“With the first child I ate lots of fruits and vegetables,” says Azucena, who worked as a nurse in Mexico and would like to do the same here someday. “Pero aqui no.”

Traditional food was also the first thing Diana missed when she came to the United States from Ecuador three years ago. “Our food is really different,” says Diana, a Baby Love client whose second child, Andres, was born in September. “We don’t like too much pre-cooked.”

As soon as she gets home from her job as an administrative assistant at George’s Garage in Durham (her husband works for another of the owner’s restaurants), “I start to cook,” Diana says. “I’m always cooking–rice, vegetables, chicken.” Ingredients she can’t find in large grocery stores come from the smaller tiendas that have sprung up in neighborhoods around town.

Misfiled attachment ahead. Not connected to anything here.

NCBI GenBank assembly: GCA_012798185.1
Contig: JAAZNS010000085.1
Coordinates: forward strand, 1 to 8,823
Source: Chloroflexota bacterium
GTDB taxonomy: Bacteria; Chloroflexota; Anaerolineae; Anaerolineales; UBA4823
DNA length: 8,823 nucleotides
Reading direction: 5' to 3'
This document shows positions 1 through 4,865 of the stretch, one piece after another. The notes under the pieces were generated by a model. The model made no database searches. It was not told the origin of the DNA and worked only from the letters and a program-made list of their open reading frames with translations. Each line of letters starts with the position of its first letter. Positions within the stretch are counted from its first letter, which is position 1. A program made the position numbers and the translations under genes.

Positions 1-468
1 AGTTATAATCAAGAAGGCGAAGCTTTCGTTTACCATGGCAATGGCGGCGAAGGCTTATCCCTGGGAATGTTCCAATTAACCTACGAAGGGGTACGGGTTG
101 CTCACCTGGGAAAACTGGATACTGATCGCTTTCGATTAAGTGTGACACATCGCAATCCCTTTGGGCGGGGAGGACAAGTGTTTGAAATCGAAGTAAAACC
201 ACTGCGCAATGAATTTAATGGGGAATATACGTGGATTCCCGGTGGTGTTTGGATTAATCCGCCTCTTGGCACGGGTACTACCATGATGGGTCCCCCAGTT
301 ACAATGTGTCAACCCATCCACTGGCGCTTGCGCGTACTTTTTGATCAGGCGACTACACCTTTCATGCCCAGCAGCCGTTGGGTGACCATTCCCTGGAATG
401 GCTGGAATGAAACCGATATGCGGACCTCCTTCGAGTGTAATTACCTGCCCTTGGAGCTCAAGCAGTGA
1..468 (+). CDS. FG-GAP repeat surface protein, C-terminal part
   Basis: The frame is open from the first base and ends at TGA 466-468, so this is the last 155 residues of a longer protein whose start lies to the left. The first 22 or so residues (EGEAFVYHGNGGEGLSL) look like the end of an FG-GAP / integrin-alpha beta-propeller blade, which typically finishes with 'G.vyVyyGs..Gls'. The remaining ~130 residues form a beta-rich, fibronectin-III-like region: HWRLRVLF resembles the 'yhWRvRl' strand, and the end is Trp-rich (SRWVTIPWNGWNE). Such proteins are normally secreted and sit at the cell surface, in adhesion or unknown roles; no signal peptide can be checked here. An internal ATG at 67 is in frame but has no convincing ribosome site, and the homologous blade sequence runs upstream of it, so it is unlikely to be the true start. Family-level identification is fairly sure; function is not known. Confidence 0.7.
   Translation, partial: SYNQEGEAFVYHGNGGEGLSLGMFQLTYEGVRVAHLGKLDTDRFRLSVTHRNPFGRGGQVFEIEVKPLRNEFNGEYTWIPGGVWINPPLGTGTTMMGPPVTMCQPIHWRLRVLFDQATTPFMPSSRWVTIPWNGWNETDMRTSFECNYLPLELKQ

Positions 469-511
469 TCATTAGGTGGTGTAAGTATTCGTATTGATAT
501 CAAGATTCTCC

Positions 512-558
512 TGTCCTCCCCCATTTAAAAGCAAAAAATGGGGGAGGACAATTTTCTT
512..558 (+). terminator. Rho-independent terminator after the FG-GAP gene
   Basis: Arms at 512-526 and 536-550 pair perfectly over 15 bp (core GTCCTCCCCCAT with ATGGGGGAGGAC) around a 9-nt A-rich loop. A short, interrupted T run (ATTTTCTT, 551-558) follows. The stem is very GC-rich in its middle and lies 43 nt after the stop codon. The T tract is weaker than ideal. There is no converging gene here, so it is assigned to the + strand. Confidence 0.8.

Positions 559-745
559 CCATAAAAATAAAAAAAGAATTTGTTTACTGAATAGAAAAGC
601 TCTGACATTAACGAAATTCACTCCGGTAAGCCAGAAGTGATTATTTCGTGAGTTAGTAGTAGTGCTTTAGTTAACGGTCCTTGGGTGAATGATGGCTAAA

Even more than the food, Diana misses the web of support that encircled her when Juan, her eldest, was born in Ecuador nine years ago. Her parents and her two siblings–even her aunts and uncles–were there to lend a hand and give advice. “All the family,” she says. “When one of us gets pregnant, all the family is considered–all the opinions.”

Recently, she’s arranged for an aunt to come and live with them so she’ll have help with the baby. It means their two-bedroom apartment will be a little more crowded, but Diana doesn’t mind. “In the old times, women didn’t work,” outside the home, she says. “But I have to work and my husband has to work. I had my mom beside me when I had Juan Jose and she could tell me what to do. Now, I always call her.”